Posted in Architecture, News Ink, Peoples' Places, Super-Architecture, tagged Business, Cybertecture Egg, Green Architecture, Holistic Architecture, India, James Law Cybertecture International, Mumbai's Cybertecture Egg, news, Super-Architecture, Technology, Vijay Associate (Wadhwa Developers) on July 23, 2008|
10 Comments »
Mumbai's Cybertecture Egg
India has been on world architecture news for a while now. Antilla has hardly left the headlines, Cybertecture Egg has already taken a place on top.
Talk of intelligent design- this building will surpass all that fall in this category. You will see it built by 2010.
The concept. The concept was inspired by considering the world as an ecosystem allowing life to evolve. Elements of the design and intelligence systems will work together to give the building’s inhabitants the ‘best space to work in’.
The design. The 32,000 sq m egg-shaped building will accommodate 13 floors of offices bringing together “iconic architecture, environmental design, intelligent systems, and new engineering to create an awe-inspiring landmark in the city.”
Within the building, there will be a series of innovative systems such as ‘cybertecture health’ which is designed to keep track of the inhabitant’s health including blood pressure and weight. The data collected may be retrieved and sent to a doctor if deemed necessary.
Read Full Post »
Posted in Architecture, Discussion, Historic Preservation, News Ink, Peoples' Places, tagged Association Oeuvre Notre Dame du haut, Chapel of Notre Dame du Haut in Ronchamp, France, Historic Preservation, Le Corbusier, Le Corbusier Foundation, news, Renzo Piano, Richard Meier on June 19, 2008|
7 Comments »
Construction plans for the site of Le Corbusier’s chapel of Notre Dame du Haut (1954) in Ronchamp (France) commissioned by the Association Oeuvre Notre Dame du Haut (the same organization that commissioned the chapel by Le Corbusier), has ignited a serious debate and disagreement between organizations seeking to preserve Le Corbusier’s legacy.
The New Plan. The new plan calls for the replacement of an existing visitor’s center and asphalt parking lot with a new visitor center dug into the hillside and a landscaped parking lot. It also features a new facility to host 12 Poor Clare nuns and their visitors. The convent—to be located primarily underground, about 300 feet west of the chapel—would contain small, independent residential units and an oratory open to pilgrims. According to the association, the overall goal of the project is to rehabilitate the site and ensure it remains a place of worship.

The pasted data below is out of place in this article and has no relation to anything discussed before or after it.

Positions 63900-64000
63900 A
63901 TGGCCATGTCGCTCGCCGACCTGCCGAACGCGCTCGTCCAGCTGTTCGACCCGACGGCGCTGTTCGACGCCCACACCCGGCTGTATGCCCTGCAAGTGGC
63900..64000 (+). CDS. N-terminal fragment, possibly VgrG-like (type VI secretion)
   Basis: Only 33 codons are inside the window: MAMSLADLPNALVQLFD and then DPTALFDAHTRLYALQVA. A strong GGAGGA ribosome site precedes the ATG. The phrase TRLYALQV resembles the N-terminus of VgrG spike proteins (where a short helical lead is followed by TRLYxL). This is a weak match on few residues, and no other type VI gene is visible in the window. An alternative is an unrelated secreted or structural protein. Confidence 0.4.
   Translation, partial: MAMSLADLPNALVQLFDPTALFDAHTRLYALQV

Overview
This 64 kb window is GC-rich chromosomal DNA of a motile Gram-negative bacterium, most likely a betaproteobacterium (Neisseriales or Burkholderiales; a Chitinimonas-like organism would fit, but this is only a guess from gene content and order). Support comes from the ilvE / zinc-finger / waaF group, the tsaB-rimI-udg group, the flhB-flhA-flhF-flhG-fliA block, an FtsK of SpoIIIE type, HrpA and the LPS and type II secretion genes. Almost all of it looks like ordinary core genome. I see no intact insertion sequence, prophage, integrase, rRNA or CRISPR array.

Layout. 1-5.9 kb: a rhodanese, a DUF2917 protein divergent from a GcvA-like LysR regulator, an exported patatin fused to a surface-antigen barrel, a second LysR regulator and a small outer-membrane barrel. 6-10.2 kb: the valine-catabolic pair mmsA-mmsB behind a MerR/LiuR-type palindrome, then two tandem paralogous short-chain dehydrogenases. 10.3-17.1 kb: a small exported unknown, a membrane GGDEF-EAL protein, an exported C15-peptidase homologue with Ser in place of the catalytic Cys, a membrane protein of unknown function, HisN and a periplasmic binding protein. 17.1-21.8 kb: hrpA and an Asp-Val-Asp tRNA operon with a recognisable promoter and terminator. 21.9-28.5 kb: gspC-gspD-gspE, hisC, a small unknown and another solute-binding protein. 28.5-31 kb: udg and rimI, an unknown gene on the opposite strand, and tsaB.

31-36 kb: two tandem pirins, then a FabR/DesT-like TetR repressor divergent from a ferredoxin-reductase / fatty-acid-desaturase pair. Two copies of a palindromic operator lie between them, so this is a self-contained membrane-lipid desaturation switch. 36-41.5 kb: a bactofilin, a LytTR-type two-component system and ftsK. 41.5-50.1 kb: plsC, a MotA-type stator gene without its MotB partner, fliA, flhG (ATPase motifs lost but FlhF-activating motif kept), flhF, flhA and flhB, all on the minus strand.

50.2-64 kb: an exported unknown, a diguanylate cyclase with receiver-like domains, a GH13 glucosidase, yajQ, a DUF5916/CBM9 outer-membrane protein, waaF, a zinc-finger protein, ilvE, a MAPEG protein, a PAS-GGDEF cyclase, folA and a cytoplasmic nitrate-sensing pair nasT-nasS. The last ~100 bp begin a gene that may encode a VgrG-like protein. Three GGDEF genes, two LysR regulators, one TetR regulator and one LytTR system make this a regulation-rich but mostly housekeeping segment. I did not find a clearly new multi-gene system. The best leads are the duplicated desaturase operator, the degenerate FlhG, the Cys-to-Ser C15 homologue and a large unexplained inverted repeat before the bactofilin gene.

Read Full Post »
Posted in Architecture, Historic Preservation, News Ink, Peoples' Places, tagged Architecture, Historic Preservation, History, news, Pashkov House, Putin, Russia Moscow on May 8, 2008|
5 Comments »
Paskov House one of architectural jewels of Russia was under restoration for 19 years, was closed down due to its dilapidated state. Pashkov House is named after its first owner Petr Yegorovich Pashkov, the lieutenant commander of the Life Guards of Semenovsky Regiment and the son of Peter the Great’s batman.
Designed by Vasily Bazhenov (1737-1799), one of Russia’s greatest architects, this mansion was erected between 1784 and 1786 for the wealthy Pashkov family. The central building is topped by a round belvedere and flanked by two service wings. The current building is a reconstruction of a private mansion that was badly damaged in the disastrous fire of 1812, which swept through the city as the first of Napoleon’s troops were arriving.
In the 19th century it housed the Rumyantsev collection of art and rare manuscripts and a library, and from 1925it has been a part of the Lenin Library, the second largest in the world, after the Library of Congress, and a magnet for international scholars, even during the Soviet era. Following the 1917 revolution, the museum was closed and the art collection was transferred to the Hermitage in St. Petersburg and the Pushkin Museum of Fine Art. The manuscripts were donated to the Russian State Library which now owns this building. Pashkov House is off-limits to the general public, but after years of neglect, the government finally pledged funds for restoration work, which began in 2003. Money for the state-financed restoration finally started to flow after the visit from Vladimir V. Putin, the former president.